Tucker Carlson, who recently branded himself as a leading anti-elitist, had previously labeled himself as an “out-of-the-closet elitist,” and separately said that he is “100 percent [Rupert Murdoch’s] bitch.” The two quips are part of a trove of newly unearthed recordings from 2008 to 2011 that haven’t previously been reported.
The Fox News host made the comments on the shock-jock radio program “The Bubba the Love Sponge Show,” where he appeared regularly from 2006 to 2011. They are starkly different from Carlson’s recent attempts to brand himself as an anti-elite, anti-capitalist commentator on “Tucker Carlson Tonight,” one of the most-watched shows on cable news.
In January, Carlson, who frequently traffics in white nationalist rhetoric, delivered a 15-minute monologue in which he railed against America’s ruling class. Carlson slammed both parties, saying that Americans “are ruled by mercenaries who feel no long-term obligation” to the people they rule, and that Republican leaders would have to be fools to worship market capitalism. “Under our current system, an American who works for a salary pays about twice the tax rate of someone who’s living off inherited money and doesn’t work at all,” he said. “We tax capital at half of what we tax labor. It’s a sweet deal if you work in finance, as many of our rich people do.”
Over the last two days, Media Matters for America, a watchdog organization, has released a trove of audio that included racist and misogynistic comments Carlson made on the same radio program. In those segments, Carlson appeared to defend statutory rape, called for the elimination of rape shield laws, and made suggestive comments about underage girls. He has so far refused to apologize, instead flippantly saying that he was caught “saying something naughty.”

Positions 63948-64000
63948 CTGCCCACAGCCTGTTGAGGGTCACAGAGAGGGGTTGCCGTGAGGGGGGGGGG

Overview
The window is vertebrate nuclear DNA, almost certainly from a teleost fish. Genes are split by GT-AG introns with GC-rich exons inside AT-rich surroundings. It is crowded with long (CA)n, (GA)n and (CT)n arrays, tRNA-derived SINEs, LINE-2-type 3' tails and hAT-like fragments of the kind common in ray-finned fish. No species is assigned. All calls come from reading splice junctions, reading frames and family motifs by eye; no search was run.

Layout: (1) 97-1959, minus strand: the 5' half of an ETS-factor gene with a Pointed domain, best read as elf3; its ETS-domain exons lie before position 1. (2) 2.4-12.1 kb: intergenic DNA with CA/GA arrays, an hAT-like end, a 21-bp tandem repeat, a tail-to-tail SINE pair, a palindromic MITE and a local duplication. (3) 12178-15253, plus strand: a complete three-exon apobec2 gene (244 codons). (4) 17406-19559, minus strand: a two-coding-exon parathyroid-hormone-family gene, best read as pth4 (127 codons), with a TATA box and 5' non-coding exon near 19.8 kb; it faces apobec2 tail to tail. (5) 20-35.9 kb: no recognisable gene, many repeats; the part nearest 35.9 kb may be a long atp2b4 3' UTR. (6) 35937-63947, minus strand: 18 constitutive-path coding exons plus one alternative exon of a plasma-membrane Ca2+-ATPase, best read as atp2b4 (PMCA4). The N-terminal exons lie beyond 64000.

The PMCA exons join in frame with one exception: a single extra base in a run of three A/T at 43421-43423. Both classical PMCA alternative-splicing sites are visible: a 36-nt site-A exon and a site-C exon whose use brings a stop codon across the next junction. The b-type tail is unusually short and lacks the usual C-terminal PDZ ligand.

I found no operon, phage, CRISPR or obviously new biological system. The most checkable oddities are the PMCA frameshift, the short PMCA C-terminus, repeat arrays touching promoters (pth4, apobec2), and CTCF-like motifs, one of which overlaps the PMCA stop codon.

“Rather than express the usual ritual contrition, how about this: I’m on television every weeknight live for an hour,” Carlson said in a tweeted statement. “If you want to know what I think, you can watch.” On his program Monday night, Carlson said Fox News is standing behind him despite the resurfaced recordings. The network confirmed this to be true, but it hasn’t released an official statement saying so. Fox News did not return The Intercept’s request for comment.
Carlson has worked for Fox News since 2009, first as an analyst and then as a host of the weekend show “Fox & Friends.” In 2016, he got his own weeknight show on the cable network, where he reportedly rakes in millions of dollars a year. During his radio appearances over the last decade, Carlson boasted about his wealth, which he amassed as a trust-fund kid.
When asked on “Bubba the Love Sponge” in 2008 how he pays his bills, Carlson replied that he’s “extraordinarily loaded” just from “inheritance from my number of trust funds.”
“I’ll go out and beat some servants, I’ll wrap my Lamborghini around a tree, go pick up a kilo or two, you know, just like normal stuff,” he added.
“You’re a trust fund baby, are you not?” the host asked. “Oh completely, I’ve never needed to work, yeah,” Carlson said. “I mean it’s all just — the whole cable news thing … it was just like a phase I was going through.”
In another instance, the conversation on the show centered on Fox chair Rupert Murdoch’s decision to pull ultraconservative host Sean Hannity from broadcasting at a Cincinnati tea party rally in 2010. “I’m 100 percent [Murdoch’s] bitch,” Carlson said. “Whatever Mr. Murdoch says, I do. … I would be honored if he would cane me the way I cane my workers, my servants.”